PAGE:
Impact of Florida’s 15-week abortion ban
By: Michael Paluska | Posted at 12:29 PM, Mar 15, 2023 | and last updated 11:02 PM, Mar 15, 2023
TAMPA, Fla. — No matter your views or opinions on abortion, everyone reading this story can agree this young family’s pregnancy is heartbreaking.
Deborah Dorbert and her husband Lee tell ABC Action News reporter Michael Paluska their baby was diagnosed with a fatal fetal abnormality called Potter syndrome.
According to the Cleveland Clinic, it’s “a rare condition that affects the growth and function of a baby’s kidneys and other internal organs. There are several causes for this condition, but symptoms arise because of too little amniotic fluid in the uterus. This condition is life-threatening for the baby, and many infants have a short life expectancy.”
Some babies live a few minutes, others a few hours.
For this report, we sat down with all sides of the abortion debate. A former state senator who sponsored the 15-week abortion ban, a mom that decided not to have an abortion despite the odds her unborn son faced, and a registered nurse that specializes in high-risk obstetrics and runs the group Perinatal Comfort Care, along with Deborah and Lee Dorbert.
Paluska sat down with the Dorbert family in their Lakeland home a few weeks before Deborah’s planned induction.
The parents said they were excited to bring a sibling into the world for their 4-year-old son. Then, in August, they learned they were pregnant. Then came the confirmation ultrasound.
“I went in and had my ultrasound done, and they showed me the baby and heard the heartbeat and saw my OB, and everything was great,” Deborah Dorbert said.
The Wednesday before Thanksgiving, Dorbert went for her anatomy scan. This was at the 23-week mark.
“The technician was there, and my son could see on the monitor the baby and she was calling out his head, and my son was calling out the feet and the hands,” Dobert said. “And then she looked at me and started asking me questions saying that my amniotic fluid was low, and she asked if I was leaking fluids.”
The tech went to get the doctor, and Dorbert knew something was wrong.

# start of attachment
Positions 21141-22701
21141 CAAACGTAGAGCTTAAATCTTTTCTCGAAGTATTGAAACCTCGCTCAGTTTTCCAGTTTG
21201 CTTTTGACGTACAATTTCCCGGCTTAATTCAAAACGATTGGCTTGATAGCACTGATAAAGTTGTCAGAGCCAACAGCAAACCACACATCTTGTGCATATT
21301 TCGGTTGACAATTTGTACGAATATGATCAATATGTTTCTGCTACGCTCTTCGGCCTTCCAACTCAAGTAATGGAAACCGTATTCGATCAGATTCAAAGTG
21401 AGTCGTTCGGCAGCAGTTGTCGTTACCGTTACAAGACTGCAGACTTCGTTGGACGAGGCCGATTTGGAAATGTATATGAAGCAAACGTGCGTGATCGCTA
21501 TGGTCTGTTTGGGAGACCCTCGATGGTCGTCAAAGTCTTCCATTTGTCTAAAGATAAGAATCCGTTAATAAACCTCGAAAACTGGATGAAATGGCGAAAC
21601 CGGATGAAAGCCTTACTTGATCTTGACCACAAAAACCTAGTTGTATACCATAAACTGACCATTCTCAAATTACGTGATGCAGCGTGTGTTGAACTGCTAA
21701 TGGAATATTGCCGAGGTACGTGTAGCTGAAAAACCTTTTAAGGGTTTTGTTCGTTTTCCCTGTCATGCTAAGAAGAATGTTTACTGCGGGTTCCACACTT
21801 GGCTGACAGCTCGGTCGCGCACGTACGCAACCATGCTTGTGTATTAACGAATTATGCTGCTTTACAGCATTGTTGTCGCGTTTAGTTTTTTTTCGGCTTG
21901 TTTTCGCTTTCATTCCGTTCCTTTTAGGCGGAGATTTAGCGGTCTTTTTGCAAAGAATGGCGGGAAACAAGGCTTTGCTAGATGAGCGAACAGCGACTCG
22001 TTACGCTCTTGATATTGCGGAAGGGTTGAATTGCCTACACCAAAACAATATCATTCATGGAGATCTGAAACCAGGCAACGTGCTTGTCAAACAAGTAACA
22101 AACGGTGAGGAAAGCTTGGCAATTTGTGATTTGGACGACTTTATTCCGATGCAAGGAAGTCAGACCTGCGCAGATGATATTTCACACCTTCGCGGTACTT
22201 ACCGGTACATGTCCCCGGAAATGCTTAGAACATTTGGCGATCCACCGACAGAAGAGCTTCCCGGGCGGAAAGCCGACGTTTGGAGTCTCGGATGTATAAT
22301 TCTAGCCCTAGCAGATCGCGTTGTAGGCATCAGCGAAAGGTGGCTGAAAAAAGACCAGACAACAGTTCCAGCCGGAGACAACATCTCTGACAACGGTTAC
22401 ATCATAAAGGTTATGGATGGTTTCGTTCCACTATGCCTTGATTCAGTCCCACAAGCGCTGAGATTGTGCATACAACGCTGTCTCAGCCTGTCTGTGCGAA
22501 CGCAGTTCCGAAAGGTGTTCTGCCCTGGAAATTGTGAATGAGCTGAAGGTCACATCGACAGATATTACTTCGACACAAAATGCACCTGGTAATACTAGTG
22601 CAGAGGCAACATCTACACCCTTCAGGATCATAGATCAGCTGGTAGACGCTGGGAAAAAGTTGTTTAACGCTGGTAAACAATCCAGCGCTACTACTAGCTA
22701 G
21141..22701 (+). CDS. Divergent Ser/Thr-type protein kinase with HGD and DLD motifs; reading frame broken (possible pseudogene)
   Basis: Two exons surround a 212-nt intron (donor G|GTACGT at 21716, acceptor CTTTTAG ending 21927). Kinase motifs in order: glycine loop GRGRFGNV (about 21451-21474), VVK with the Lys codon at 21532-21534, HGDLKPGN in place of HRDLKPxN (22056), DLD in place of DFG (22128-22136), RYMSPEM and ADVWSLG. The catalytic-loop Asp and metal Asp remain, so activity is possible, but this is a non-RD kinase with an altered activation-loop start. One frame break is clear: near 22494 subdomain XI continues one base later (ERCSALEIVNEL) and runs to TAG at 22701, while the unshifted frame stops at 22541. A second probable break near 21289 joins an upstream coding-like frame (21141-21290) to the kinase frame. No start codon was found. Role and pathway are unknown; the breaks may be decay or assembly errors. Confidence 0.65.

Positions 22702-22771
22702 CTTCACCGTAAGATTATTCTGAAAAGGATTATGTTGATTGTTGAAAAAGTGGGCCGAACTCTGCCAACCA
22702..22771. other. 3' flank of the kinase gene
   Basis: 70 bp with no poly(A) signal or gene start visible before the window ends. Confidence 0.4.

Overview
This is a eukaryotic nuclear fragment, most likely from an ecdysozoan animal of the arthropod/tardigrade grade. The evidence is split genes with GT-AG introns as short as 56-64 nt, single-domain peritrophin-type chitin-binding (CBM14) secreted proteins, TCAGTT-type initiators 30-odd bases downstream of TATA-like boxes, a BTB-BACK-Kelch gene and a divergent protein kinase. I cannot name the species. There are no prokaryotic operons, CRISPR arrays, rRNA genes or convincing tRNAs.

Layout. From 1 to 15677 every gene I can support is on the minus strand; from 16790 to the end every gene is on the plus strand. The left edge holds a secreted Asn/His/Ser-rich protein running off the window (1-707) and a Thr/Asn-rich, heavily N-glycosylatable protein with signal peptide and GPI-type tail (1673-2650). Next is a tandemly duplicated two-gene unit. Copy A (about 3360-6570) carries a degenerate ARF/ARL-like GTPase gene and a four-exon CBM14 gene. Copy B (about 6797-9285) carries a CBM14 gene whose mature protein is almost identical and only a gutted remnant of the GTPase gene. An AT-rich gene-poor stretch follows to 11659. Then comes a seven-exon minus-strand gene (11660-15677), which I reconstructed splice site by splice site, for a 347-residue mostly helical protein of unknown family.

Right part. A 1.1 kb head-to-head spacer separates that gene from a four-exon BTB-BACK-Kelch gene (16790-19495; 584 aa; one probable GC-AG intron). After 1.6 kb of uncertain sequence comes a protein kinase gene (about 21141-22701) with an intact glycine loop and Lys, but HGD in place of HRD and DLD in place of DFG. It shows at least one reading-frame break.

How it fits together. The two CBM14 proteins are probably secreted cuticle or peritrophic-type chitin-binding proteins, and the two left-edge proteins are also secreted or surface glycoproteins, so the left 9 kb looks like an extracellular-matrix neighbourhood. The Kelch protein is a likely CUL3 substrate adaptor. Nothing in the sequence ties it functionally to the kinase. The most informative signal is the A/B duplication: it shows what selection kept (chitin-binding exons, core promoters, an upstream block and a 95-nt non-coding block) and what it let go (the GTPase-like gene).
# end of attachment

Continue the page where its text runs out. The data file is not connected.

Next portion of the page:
“I remember asking her, ‘is my baby gonna live?’ She said ‘not without a kidney transplant,'” Dorbert said.
After talking to her husband and getting a second opinion confirming Potter Syndrome, Deborah Dorbert said they decided to terminate the pregnancy because of the emotional and physical trauma.
“Just trying to plan a beautiful birth, but also planning a funeral for my child at the same time,” Deborah Dorbert said. “They say (baby will survive) 20 minutes to a few hours at tops because the lungs are underdeveloped and the baby just never learned how to breathe in the womb.”
“Did you even have an opinion on abortion before this happened to you?” Paluska asked.
“I always thought it should be left up to the mother’s choice and her doctors,” Deborah Dorbert said.
Dorbert said her doctors are part of Lakeland Regional Health. We reached out to them for comment. ABC Action News received this statement:
“Lakeland Regional Health and its physicians honor the privacy and health of each patient. As an organization, Lakeland Regional Health upholds the responsibility to care for each individual patient while abiding with all local, state, and federal laws,” Timothy Boynton, Senior Vice President of Development, Chief Public Relations and Communications Officer at Lakeland Regional Health, said via email.
WHAT THE LAW SAYS
We sat down with former State Senator Kelli Stargel. She sponsored HB5, Florida’s 15-week abortion ban.
“I feel have the law as written is very clear that if that a baby is not viable, if it’s not at the stage of development where it can live outside the womb, and clearly, from everything I’ve read, this baby is not viable,” Stargel said. “And so both of those exemptions were in the bill for such a time as what I think we’re dealing with, with Deborah Dorbert. It just breaks my heart to hear what she’s having to go through.”
“So you feel like this mom should have been able to terminate, not suffer, and carry that baby to term?” Paluska asked.
“Yes. I do. I absolutely do. And that’s why we put this exception into the bill,” Stargel responded.
According to the exemption:
The bill also adds a new exception to the 15-week provision that applies if two physicians certify in writing that the fetus has a fatal fetal abnormality and has not reached viability. The bill defines “fatal fetal abnormality” as a terminal condition that, in reasonable medical judgment, regardless of the provision of life-saving medical treatment, is incompatible with life outside the womb and will result in death upon birth or imminently thereafter.
There are no exemptions for victims of rape or incest.
“Do you think that there needs to be something rewritten in the law? Or do you just feel as though these hospital chains or this one in particular just interpreted it their way because they’re fearful of retribution from the state?” Paluska asked.
“It’s well written. It’s unfortunate that the hospital and the doctors are interpreting it the way that they are. Because I think it’s very clear,” Stargel responded.
“A lot of people are going to point fingers; people are going to point fingers at the hospital and say, you know, well, they just misinterpreted it. People are going to point fingers and say, well, this law has a chilling effect that’s impacting all of these mothers across the state. How do you find that common ground?” Paluska asked.